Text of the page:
Review of Alice in Wonderland

21st November, 2011 - Posted by DisAnim - Comments Off on Review of Alice in Wonderland

In some ways, Alice in Wonderland shared a lot of similarities with Fantasia. It was one of Walt Disney’s personal pet projects that he had been harboring for some time. Even before he had created his animation studio, he was interested in Alice in Wonderland. In fact, he produced some shorts that were animation/live action combinations that were based on it. Soon after Snow White’s success, he began planning on a feature length Alice in Wonderland, but for various reasons (including World War II), it was delayed. Once Cinderella brought feature length films back to be a possibility, Alice in Wonderland was the obvious choice for the next film.

Just as with Fantasia, the film didn’t do well financially at first. It’s life continued on television for quite some time. This was unusual for other Disney features that saw returns to the cinema multiple times. Finally, in the 70’s, Alice in Wonderland gained popularity as a psychedelic experience (also similar to Fantasia). Disney at first resisted this sentiment, but it finally embraced it when it rereleased it theatrically for the first time.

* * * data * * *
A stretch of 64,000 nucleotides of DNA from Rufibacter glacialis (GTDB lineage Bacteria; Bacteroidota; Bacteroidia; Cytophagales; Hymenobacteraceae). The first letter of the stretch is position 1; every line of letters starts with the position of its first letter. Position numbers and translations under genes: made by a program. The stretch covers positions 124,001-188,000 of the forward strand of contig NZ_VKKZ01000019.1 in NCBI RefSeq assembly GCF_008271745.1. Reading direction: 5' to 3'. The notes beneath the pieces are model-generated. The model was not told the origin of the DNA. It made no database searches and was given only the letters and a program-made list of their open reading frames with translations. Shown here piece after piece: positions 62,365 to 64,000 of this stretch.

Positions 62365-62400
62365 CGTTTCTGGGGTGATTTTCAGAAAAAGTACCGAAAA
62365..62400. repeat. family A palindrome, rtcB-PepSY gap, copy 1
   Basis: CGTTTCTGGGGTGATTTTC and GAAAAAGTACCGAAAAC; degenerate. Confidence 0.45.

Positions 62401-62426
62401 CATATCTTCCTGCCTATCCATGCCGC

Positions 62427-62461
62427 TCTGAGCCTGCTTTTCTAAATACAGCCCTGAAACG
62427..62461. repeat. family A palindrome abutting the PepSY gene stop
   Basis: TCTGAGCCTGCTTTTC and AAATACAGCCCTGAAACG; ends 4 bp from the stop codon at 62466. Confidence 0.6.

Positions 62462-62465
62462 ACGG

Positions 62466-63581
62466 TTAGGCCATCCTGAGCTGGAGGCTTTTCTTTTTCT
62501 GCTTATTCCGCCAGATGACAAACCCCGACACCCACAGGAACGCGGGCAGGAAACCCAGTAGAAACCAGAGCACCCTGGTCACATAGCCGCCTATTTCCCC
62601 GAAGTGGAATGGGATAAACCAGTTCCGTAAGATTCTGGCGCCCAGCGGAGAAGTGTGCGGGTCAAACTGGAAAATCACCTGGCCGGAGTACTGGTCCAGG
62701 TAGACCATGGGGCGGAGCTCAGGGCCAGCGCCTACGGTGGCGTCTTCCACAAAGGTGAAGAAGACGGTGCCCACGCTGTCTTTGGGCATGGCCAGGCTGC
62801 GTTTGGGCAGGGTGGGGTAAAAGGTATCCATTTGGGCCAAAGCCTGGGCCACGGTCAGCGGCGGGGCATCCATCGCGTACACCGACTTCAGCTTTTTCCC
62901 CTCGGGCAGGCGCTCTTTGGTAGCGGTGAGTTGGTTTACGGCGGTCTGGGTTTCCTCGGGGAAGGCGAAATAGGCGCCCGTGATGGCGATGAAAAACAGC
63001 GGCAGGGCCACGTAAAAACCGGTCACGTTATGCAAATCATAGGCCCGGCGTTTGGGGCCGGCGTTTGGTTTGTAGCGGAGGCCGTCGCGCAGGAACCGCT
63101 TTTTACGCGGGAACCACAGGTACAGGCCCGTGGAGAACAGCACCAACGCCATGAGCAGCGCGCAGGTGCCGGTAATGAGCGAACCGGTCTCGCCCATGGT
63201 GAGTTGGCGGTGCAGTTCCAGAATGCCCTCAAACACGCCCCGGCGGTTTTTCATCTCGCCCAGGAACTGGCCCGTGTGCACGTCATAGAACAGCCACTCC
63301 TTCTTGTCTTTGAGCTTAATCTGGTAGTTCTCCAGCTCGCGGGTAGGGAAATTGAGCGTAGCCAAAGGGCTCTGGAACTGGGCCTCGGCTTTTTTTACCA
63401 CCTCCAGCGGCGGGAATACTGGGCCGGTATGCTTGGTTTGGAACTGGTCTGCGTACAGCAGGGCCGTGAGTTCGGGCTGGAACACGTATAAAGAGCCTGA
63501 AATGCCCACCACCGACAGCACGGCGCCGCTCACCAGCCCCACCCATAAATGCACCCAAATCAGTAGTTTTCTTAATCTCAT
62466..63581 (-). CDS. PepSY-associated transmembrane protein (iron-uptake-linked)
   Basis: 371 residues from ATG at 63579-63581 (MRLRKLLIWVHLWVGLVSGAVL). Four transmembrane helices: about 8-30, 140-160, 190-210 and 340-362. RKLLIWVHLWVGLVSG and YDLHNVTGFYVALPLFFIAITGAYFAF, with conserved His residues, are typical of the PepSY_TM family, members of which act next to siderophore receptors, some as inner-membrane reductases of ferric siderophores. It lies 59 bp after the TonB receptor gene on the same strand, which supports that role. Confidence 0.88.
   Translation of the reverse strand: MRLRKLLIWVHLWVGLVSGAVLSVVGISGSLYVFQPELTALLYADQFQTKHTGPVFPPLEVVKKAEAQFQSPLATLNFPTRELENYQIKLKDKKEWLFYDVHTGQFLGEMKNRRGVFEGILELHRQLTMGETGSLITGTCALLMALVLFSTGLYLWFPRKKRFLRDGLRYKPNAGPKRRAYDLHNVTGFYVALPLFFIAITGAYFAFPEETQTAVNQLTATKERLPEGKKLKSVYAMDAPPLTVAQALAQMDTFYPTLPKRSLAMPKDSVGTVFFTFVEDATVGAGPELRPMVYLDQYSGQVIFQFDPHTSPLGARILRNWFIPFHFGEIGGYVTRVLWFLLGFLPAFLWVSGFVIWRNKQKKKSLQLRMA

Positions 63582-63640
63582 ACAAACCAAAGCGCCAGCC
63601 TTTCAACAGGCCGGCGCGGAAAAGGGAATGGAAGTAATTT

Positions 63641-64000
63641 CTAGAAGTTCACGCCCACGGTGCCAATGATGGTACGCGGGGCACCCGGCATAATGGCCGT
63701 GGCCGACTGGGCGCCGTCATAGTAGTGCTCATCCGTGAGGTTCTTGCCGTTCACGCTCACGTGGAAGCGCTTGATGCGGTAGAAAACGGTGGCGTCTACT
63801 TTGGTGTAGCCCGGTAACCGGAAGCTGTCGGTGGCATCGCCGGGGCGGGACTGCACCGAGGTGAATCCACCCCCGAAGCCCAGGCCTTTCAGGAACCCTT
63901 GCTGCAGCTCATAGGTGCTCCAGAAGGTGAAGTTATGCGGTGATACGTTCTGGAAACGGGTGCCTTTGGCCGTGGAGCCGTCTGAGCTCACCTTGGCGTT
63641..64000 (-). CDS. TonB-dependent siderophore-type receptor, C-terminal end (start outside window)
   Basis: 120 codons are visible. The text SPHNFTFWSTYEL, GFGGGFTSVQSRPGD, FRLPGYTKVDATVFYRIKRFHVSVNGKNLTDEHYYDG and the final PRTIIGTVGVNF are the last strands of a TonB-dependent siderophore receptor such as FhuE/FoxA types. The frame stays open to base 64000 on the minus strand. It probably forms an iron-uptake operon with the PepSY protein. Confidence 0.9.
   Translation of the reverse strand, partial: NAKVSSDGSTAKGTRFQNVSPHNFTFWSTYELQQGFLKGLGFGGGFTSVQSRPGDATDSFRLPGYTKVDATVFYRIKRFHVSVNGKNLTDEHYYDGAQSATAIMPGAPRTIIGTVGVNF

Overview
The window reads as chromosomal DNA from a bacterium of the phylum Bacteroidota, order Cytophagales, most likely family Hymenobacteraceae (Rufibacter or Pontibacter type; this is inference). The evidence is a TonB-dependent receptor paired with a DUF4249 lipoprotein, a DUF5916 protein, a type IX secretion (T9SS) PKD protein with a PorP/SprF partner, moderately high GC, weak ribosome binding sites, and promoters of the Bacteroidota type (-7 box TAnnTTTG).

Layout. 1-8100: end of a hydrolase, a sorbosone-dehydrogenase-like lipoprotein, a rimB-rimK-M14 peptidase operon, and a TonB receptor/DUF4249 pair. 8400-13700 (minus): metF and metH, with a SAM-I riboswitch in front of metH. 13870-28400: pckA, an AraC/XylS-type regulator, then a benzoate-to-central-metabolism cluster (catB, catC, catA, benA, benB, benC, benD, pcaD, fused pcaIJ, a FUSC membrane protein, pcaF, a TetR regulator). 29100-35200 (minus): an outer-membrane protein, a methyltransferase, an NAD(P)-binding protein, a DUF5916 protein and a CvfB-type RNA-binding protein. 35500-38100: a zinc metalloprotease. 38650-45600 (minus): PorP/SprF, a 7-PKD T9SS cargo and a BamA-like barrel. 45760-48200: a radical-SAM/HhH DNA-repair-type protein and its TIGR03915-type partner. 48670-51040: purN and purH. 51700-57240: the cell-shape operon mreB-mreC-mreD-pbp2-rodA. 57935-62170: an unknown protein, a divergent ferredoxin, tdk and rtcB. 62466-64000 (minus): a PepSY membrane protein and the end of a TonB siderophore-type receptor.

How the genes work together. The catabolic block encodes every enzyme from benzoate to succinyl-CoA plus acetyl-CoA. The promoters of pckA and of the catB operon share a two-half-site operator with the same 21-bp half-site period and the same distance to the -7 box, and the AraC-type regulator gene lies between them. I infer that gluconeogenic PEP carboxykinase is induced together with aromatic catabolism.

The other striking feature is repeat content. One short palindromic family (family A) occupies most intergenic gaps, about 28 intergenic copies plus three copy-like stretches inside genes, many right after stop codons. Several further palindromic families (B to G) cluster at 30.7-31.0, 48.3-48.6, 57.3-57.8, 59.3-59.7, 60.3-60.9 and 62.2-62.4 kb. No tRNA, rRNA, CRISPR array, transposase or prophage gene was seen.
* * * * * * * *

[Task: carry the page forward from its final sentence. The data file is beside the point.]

I had thought that I had seen Alice in Wonderland before, but to my surprise, as I began watching I couldn’t be sure. It’s possible that I had only seen segments, because while a lot was familiar, there were also some things that were unfamiliar. If I had seen it, it must have been when I was a very young child. Honestly, I’m still not sure if I had seen it or not. But I definitely can say I’ve seen it now.

If there is one thing that Alice in Wonderland is, it’s bizarre. The unusual jump from scene to scene where everything is nonsense is different from other Disney films. I prefer films with a logical story. But Alice in Wonderland does have a certain charm to it. And to be quite honest, I laughed out loud a few times.

There have been many renditions of Lewis Carroll’s Alice’s Adventures in Wonderland, and many of them are outright creepy. But Disney’s version is a delightful adaptation that is probably the best suited for children – and that’s the target audience for the original novel anyways.

No Comments

No Comments

Leave a reply